Detective Sergeant
Sergeant
NYPD Sergeant Stripes.svg
Dark Blue
Detective
Hospital Special Officer
Blank.jpg
Dark Blue

Power and Authority[edit]

New York City Hospital Special Officers are New York State peace officers authorized to make warrantless arrests, make car stops, issue summonses, and use Physical and Deadly physical force.[1]

Training[edit]

New York City Hospital Special Officer recruits must first graduate from the NYC Hospital Peace Officer Training Academy. The training that is given to the Hospital Special Officer recruit are in many topics such as Police science, Behavior Science,Physical Tactics,HIPPA LAW, ASP Baton certification, O.C spray certification, NYC Universal Summonses, Criminal Procedure Law and many more.

HHC Special Officers are required to attend annual in-service training to ensure compliance with applicable provisions of the New York State’s Division of Criminal Justice Services. As well as Agency Guidelines in protecting patients rights under the HIPPA law. The daily job function of a Hospital Special officer is to provide a safe environment for staff as well the patients. Officers deal with Emotional Disturbed Persons and patients that suffer from a chemical dependency. HHC Special officers that are assigned to these facilities are dealing with a population that are less fortunate and suffer from a number of different sicknesses.

Equipment and Vehicles[edit]

NYC HHC Special Officers are equipped with an expandable baton, handcuffs, whistle, flashlight, but can not carry or use firearms on/off-duty and carry a radio that is directly linked to the Central Dispatcher and other officers. The department currently uses marked and unmarked vehicles.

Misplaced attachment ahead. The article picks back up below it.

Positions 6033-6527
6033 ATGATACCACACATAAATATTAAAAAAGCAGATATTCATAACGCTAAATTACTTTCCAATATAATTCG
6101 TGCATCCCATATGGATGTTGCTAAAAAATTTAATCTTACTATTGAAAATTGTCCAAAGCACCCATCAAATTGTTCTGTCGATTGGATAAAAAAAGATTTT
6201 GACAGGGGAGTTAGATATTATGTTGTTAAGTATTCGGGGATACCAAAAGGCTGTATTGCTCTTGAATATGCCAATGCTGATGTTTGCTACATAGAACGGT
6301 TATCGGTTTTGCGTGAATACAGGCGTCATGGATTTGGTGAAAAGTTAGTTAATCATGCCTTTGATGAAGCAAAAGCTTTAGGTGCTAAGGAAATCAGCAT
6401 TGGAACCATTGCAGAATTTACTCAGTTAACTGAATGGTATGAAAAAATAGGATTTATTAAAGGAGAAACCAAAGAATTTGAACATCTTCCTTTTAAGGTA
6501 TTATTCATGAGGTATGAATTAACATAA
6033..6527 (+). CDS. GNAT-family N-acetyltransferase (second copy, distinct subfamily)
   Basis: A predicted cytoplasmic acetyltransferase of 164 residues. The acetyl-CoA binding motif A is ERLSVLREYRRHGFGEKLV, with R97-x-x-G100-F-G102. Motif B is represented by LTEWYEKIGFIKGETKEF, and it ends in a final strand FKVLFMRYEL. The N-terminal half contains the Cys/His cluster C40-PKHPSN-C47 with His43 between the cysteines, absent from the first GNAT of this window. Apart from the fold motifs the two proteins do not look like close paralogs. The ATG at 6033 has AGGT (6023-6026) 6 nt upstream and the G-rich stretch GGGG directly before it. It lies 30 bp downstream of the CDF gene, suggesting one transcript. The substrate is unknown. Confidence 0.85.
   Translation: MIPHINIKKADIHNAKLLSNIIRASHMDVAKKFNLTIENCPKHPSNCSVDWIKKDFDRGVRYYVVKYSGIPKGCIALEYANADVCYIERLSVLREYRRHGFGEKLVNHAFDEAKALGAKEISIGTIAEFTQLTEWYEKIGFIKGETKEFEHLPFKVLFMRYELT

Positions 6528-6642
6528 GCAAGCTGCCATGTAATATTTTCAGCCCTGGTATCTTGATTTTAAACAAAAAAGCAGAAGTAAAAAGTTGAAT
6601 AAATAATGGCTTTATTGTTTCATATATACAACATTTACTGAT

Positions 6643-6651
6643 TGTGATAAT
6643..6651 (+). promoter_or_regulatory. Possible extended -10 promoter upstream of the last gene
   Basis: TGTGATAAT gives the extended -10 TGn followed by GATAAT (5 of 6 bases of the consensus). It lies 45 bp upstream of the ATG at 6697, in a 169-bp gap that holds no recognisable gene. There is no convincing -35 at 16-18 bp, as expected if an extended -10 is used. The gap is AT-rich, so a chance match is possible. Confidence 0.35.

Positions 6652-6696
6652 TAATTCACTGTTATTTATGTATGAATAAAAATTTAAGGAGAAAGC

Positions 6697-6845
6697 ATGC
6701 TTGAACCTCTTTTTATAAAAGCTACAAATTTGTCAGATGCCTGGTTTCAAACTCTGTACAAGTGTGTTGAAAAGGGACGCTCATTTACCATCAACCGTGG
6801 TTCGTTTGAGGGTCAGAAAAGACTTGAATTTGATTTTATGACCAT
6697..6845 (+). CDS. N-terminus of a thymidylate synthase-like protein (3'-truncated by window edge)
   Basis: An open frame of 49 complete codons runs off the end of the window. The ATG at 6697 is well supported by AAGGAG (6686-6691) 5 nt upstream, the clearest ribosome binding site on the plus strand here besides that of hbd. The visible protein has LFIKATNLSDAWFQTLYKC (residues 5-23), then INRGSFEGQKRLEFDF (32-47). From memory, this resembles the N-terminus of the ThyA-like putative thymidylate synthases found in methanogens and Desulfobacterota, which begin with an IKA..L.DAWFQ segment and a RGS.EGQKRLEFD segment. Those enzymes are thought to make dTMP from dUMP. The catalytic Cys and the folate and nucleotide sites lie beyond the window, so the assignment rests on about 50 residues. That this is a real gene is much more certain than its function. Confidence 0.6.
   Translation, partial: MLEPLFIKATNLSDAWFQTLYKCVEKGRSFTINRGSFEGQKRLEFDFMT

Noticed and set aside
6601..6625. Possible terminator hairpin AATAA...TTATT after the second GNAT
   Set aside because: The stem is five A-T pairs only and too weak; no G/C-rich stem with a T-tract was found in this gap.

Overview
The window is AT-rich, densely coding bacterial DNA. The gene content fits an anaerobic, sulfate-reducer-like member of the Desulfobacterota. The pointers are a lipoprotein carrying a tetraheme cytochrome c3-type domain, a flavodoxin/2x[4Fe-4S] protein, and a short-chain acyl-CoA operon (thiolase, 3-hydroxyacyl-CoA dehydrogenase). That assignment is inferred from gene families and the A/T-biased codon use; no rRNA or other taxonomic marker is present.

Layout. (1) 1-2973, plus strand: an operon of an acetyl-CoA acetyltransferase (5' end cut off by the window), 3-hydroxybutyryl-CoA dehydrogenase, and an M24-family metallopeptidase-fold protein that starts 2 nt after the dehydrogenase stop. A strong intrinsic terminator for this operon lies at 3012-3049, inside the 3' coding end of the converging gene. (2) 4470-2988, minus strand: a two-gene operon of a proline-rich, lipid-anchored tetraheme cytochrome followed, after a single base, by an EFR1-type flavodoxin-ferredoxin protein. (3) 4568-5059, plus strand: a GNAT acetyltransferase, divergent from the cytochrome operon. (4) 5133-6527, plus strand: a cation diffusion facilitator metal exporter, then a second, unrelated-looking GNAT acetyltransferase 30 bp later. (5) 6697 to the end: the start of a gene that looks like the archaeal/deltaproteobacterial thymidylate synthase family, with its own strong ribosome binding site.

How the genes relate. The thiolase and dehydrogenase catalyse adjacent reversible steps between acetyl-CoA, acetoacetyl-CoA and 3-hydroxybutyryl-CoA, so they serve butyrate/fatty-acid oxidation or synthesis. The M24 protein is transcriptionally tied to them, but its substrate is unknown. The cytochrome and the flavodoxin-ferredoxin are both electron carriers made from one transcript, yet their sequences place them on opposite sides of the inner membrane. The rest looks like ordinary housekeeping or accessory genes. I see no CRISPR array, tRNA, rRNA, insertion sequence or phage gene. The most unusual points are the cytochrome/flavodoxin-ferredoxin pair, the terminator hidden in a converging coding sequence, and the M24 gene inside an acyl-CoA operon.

Mission[edit]

"The Health and Hospitals Corporation is committed to the safety and security of the patients, visitors, staff, and the public that utilize all the facilities that make up Health and Hospitals Corporation (HHC).

The department’s focus is to instill a sense of peace and order in a safe environment. We feel this can be accomplished by not only enforcing all local, state and federal statutes, but also by providing educational and awareness programs for the staff and community in which we serve.

The department values the trust of the health care system’s patients and staff. We strive to maintain that trust by making life better and safer for the health care community."

Line of Duty Deaths[edit]

Since the establishment of the New York City Department of Health and Hospitals Special Officers, 3 officers have died in the line of duty.[2]

Officer's Name End Of Watch Cause Of Death
Officer Harry Cantave
Wednesday, August 22, 1990
Stabbed
Captain James Rodriguez
Thursday, March 19, 1992
Gunfire
Sergeant James C. Low
Monday, February 1, 1999
Assault

See also[edit]

References[edit]

  1. ^ a b "New York State Criminal Procedure Law Article 2". Retrieved 2009-11-13. 
  2. ^ "New York City Health and Hospital Police Department, New York Fallen Officers". The Officer Down Memorial Page, Inc. Retrieved 2009-11-13. 

External links[edit]